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Susie Potts Gibson, 115; One of Oldest U.S. Women Attributed Longevity to Vinegar and Pickles

February 18, 2006|Mary Rourke | Times Staff Writer

Susie Potts Gibson, the youngest of three U.S. women verified to be 115, died Thursday, according to Nancy Paetz, a granddaughter.

Gibson died of natural causes at an assisted living facility in Tuscumbia, Ala., where she was a resident from about 106, Paetz said. For many years before that, Gibson lived alone in the house that had been her home for about 80 years.

She died three days after another 115-year-old woman, Bettie Wilson, died in New Albany, Miss. Both women were born in Mississippi, but Wilson was one month older than Gibson. A third woman, Elizabeth Bolden of Memphis, Tenn., the oldest of the three by one month, survives her younger peers.

With Gibson's death, Bolden becomes the second-oldest person in the world with documentation, according the Gerontology Research Group of Los Angeles. The oldest living person, also a woman, is 116-year-old Maria Capovilla of Ecuador.

Born Susan Potts, Oct. 31, 1890, in Corinth, Miss., Gibson was the child of a banker, Paetz said. Among her memorable experiences as a young woman was a cross-country trip she vividly recalled winning in 1912. She said she was in a movie theater in California when an announcer interrupted the show to tell the audience that the Titanic was sinking off the coast of Newfoundland.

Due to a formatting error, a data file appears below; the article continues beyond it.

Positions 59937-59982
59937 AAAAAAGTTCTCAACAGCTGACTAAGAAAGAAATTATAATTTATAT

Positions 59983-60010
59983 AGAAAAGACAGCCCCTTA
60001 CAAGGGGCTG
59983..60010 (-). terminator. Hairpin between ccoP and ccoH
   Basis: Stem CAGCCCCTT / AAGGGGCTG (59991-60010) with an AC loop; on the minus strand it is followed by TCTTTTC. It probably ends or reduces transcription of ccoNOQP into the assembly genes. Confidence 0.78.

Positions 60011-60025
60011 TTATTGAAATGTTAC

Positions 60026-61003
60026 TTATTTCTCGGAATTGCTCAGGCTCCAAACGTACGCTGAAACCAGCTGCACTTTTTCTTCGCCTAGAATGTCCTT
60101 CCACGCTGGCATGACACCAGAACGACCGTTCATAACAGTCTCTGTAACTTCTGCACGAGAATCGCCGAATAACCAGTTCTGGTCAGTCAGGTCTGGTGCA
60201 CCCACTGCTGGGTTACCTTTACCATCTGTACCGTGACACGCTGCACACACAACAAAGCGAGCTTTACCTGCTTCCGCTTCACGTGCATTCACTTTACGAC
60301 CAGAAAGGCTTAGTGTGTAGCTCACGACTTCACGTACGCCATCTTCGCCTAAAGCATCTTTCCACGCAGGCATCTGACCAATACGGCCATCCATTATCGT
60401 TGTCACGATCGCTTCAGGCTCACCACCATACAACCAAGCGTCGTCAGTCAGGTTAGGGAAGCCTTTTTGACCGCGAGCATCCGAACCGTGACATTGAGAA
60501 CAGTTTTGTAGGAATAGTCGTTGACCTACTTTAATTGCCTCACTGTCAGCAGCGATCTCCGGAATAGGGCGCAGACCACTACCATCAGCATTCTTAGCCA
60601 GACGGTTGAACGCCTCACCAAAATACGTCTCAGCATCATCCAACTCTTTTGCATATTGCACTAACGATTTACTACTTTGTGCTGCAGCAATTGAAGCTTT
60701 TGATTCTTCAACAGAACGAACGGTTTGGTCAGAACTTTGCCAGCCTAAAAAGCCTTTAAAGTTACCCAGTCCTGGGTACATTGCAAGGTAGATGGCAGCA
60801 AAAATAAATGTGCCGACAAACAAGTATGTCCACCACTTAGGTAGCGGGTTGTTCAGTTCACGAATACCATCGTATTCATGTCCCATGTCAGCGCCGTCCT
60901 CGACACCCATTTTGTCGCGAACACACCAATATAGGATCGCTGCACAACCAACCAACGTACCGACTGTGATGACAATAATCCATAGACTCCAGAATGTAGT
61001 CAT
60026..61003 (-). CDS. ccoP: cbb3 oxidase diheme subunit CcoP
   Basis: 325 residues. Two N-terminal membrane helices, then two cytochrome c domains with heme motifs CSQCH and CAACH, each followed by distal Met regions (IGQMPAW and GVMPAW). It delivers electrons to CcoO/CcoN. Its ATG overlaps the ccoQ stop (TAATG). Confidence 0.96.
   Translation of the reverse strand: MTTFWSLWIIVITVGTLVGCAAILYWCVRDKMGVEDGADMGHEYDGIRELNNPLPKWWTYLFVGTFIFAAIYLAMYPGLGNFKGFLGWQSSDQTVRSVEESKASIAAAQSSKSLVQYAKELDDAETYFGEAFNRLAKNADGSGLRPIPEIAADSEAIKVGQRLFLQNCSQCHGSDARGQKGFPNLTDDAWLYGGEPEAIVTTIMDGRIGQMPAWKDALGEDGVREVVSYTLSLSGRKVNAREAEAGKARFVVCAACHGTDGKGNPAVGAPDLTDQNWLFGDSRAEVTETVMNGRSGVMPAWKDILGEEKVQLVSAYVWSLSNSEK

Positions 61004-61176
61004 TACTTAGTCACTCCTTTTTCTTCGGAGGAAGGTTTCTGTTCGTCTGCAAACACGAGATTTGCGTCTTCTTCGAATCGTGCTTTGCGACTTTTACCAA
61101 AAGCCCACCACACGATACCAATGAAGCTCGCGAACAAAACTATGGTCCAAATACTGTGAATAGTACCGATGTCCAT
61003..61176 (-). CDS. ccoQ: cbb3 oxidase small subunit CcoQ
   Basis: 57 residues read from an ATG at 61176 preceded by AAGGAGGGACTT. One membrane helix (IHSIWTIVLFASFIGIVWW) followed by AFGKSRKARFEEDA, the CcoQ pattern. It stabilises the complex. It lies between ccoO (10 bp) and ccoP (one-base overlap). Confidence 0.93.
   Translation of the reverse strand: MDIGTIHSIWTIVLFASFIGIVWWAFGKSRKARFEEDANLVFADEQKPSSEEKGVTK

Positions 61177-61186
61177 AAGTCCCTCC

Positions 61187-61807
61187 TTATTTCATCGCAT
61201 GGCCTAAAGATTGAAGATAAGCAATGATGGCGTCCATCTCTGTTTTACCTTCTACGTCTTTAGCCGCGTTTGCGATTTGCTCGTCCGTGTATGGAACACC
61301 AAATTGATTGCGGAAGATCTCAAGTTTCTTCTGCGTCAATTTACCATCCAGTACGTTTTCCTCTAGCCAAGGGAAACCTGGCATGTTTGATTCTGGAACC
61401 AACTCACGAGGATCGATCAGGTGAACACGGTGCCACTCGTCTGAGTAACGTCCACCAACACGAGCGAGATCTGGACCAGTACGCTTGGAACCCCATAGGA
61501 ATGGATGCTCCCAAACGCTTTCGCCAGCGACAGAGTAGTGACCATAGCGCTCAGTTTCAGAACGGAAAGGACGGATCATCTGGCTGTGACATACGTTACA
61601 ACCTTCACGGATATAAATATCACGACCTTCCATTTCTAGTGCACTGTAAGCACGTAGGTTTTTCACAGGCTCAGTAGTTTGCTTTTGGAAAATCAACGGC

She married James Gibson, a pharmacist, and the couple moved to Sheffield, Ala. Gibson outlived her husband as well as their son, James.

When Gibson was 90, she still took her boat out alone to go fishing, Paetz said.

She also enjoyed hosting bridge parties at her home and did all the cooking.

She gardened and stayed active with the women's group at her church.

Asked the secret to a long life, Gibson recommended frequent doses of vinegar. She put it on turnip greens and nearly everything else, Paetz said. She also advised eating pickles.

Paetz, however, said Gibson's longevity had to do with her basic rule about spending time.

"My grandmother put things in two pots: what she had to do and what she wanted to do," Paetz said. "Most of the time, what she wanted to do took priority. As a result she was happy."

Gibson is survived by two grandchildren and four great-grandchildren.

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